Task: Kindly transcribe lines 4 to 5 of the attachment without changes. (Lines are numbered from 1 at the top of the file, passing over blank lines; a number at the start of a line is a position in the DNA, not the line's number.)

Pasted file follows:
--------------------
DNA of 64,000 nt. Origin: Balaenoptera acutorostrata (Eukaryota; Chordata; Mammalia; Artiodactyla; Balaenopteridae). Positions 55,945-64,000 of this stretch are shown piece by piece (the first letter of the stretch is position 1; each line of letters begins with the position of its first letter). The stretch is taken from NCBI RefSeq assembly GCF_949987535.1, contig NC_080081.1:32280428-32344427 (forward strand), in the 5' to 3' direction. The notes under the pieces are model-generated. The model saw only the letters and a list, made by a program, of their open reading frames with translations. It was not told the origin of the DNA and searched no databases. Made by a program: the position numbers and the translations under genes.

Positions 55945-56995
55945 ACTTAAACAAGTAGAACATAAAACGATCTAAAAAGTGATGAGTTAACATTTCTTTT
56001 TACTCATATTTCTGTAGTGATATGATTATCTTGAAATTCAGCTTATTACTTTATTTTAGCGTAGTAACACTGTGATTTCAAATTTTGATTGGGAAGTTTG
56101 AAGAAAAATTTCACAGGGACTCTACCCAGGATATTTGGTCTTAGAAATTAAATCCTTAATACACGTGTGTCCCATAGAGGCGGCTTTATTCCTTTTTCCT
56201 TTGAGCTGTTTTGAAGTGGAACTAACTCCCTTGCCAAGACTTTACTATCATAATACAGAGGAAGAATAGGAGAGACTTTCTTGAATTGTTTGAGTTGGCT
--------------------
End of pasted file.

56001 TACTCATATTTCTGTAGTGATATGATTATCTTGAAATTCAGCTTATTACTTTATTTTAGCGTAGTAACACTGTGATTTCAAATTTTGATTGGGAAGTTTG
56101 AAGAAAAATTTCACAGGGACTCTACCCAGGATATTTGGTCTTAGAAATTAAATCCTTAATACACGTGTGTCCCATAGAGGCGGCTTTATTCCTTTTTCCT